The World Health Organization (WHO) said on Tuesday it wanted to shed light, with the help of the United Kingdom, on the cases of monkeypox detected in the country since the beginning of May, in particular in the homosexual community.
Since May 6, seven cases of monkey pox (monkeypox) have been identified in the UK, including four cases in people identifying as “gay, bisexual or men who have sex with men”, according to the UK Health Safety Agency (UKHSA).
With the exception of the first case - the infected person had recently traveled to Nigeria, West Africa where this viral disease is endemic - the patients were infected in the United Kingdom, raising fears of transmission within the community. .
“We are seeing transmissions among men who have sex with men,” which is “new information that we need to study properly to better understand the dynamics” of transmission, said Ibrahima Socé Fall, deputy director general of the WHO for Emergency Response, Geneva.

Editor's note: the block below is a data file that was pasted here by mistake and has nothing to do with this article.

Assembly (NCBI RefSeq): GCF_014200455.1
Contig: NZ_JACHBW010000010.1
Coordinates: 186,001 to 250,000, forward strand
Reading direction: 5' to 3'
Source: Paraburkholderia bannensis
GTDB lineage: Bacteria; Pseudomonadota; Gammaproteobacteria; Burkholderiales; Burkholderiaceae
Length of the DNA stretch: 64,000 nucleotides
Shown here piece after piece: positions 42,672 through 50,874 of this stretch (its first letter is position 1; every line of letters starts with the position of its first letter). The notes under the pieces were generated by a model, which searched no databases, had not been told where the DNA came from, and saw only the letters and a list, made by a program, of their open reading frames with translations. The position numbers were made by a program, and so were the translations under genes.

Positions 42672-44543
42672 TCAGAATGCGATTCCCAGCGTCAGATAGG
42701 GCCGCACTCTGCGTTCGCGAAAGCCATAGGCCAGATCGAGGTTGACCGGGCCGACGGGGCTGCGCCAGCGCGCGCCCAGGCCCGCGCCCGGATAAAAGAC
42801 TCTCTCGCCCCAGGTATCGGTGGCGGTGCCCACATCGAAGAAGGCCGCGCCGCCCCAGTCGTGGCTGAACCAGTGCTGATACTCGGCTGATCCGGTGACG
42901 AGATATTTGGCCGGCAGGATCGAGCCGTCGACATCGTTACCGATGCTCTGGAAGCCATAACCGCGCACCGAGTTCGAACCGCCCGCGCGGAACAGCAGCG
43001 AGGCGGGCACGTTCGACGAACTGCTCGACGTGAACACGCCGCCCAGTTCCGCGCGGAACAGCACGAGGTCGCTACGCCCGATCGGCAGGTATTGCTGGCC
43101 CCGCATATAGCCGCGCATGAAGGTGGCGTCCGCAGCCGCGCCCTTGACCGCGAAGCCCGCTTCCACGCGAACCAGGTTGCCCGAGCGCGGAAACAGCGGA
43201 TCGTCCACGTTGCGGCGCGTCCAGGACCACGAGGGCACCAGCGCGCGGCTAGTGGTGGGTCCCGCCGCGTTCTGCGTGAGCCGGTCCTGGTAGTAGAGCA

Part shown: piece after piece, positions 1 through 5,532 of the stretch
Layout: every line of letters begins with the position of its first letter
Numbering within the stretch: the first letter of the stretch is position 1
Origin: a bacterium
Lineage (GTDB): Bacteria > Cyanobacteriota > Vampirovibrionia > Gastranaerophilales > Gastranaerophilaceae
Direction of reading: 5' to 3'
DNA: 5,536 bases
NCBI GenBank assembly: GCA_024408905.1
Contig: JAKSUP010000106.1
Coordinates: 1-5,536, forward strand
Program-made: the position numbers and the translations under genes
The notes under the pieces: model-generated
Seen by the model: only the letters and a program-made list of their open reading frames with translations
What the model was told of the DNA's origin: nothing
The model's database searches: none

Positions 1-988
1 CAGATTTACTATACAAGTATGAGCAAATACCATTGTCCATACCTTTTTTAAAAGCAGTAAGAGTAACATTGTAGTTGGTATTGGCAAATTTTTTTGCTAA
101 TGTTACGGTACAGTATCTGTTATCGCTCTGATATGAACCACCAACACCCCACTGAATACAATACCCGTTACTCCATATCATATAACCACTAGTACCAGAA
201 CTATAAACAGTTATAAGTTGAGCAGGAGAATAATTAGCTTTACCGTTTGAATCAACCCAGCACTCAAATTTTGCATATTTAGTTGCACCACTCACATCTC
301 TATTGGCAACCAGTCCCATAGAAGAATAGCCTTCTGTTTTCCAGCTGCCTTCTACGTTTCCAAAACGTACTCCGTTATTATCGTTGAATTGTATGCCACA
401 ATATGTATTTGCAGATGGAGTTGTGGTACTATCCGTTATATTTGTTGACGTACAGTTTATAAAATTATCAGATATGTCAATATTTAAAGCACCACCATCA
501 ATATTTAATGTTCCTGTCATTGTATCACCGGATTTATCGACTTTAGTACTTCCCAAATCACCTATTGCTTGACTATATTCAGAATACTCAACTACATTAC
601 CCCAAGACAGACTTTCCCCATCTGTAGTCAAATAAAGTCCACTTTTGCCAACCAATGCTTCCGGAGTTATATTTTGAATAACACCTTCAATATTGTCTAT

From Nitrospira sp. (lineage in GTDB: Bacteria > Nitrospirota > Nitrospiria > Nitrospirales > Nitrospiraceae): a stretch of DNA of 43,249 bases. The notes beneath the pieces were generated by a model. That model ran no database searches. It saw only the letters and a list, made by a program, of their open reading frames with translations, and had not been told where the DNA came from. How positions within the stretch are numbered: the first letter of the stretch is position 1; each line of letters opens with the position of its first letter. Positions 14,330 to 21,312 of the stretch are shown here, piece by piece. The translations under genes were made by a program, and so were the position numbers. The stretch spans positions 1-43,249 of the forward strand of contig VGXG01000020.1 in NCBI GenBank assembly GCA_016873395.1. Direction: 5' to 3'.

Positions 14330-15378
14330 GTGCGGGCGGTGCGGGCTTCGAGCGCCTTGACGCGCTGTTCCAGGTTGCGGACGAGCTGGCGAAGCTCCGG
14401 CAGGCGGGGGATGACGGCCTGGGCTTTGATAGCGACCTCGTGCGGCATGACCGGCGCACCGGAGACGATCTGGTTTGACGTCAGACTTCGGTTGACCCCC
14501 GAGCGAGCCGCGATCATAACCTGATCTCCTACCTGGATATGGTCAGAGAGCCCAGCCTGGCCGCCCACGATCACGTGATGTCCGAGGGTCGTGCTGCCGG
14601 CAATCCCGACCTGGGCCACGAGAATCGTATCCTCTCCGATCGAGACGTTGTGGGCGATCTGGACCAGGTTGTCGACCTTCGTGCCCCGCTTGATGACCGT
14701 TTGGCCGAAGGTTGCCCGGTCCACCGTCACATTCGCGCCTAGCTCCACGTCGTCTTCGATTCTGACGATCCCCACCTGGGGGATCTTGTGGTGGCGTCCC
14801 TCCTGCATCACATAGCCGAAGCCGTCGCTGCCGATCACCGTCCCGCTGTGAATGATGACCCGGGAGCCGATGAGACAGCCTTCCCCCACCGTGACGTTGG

Referring to an additional “probable” case, Maria Van Kerkhove, a WHO official, said the organization was working “very closely with its regional office, the European Center for Disease Control and especially the British health security agency. to assess each of these cases, the source of their infection” and carry out “case tracing”.
In a statement on Monday, the UKHSA said it was trying to find a link between the four newly identified cases, all of which appear to have been infected in London.
The patients were admitted to infectious disease departments in different hospitals.
There is no cure for monkeypox, which is spread by contact with an infected person or their body fluids, including saliva. This viral infection heals itself.
The UKHSA says the virus is 'not easily transmitted' between people and the risk to people in the UK is 'low'.
Symptoms include fever, headache, muscle aches, back pain, swollen lymph nodes, chills and fatigue. Rashes can occur, often on the face, and spread to other parts of the body including the genitals, before going through different phases, crusting over and falling off.
The UKHSA has called on people who are gay, bisexual or men who have sex with men to be 'watchful for any unusual rashes or sores'.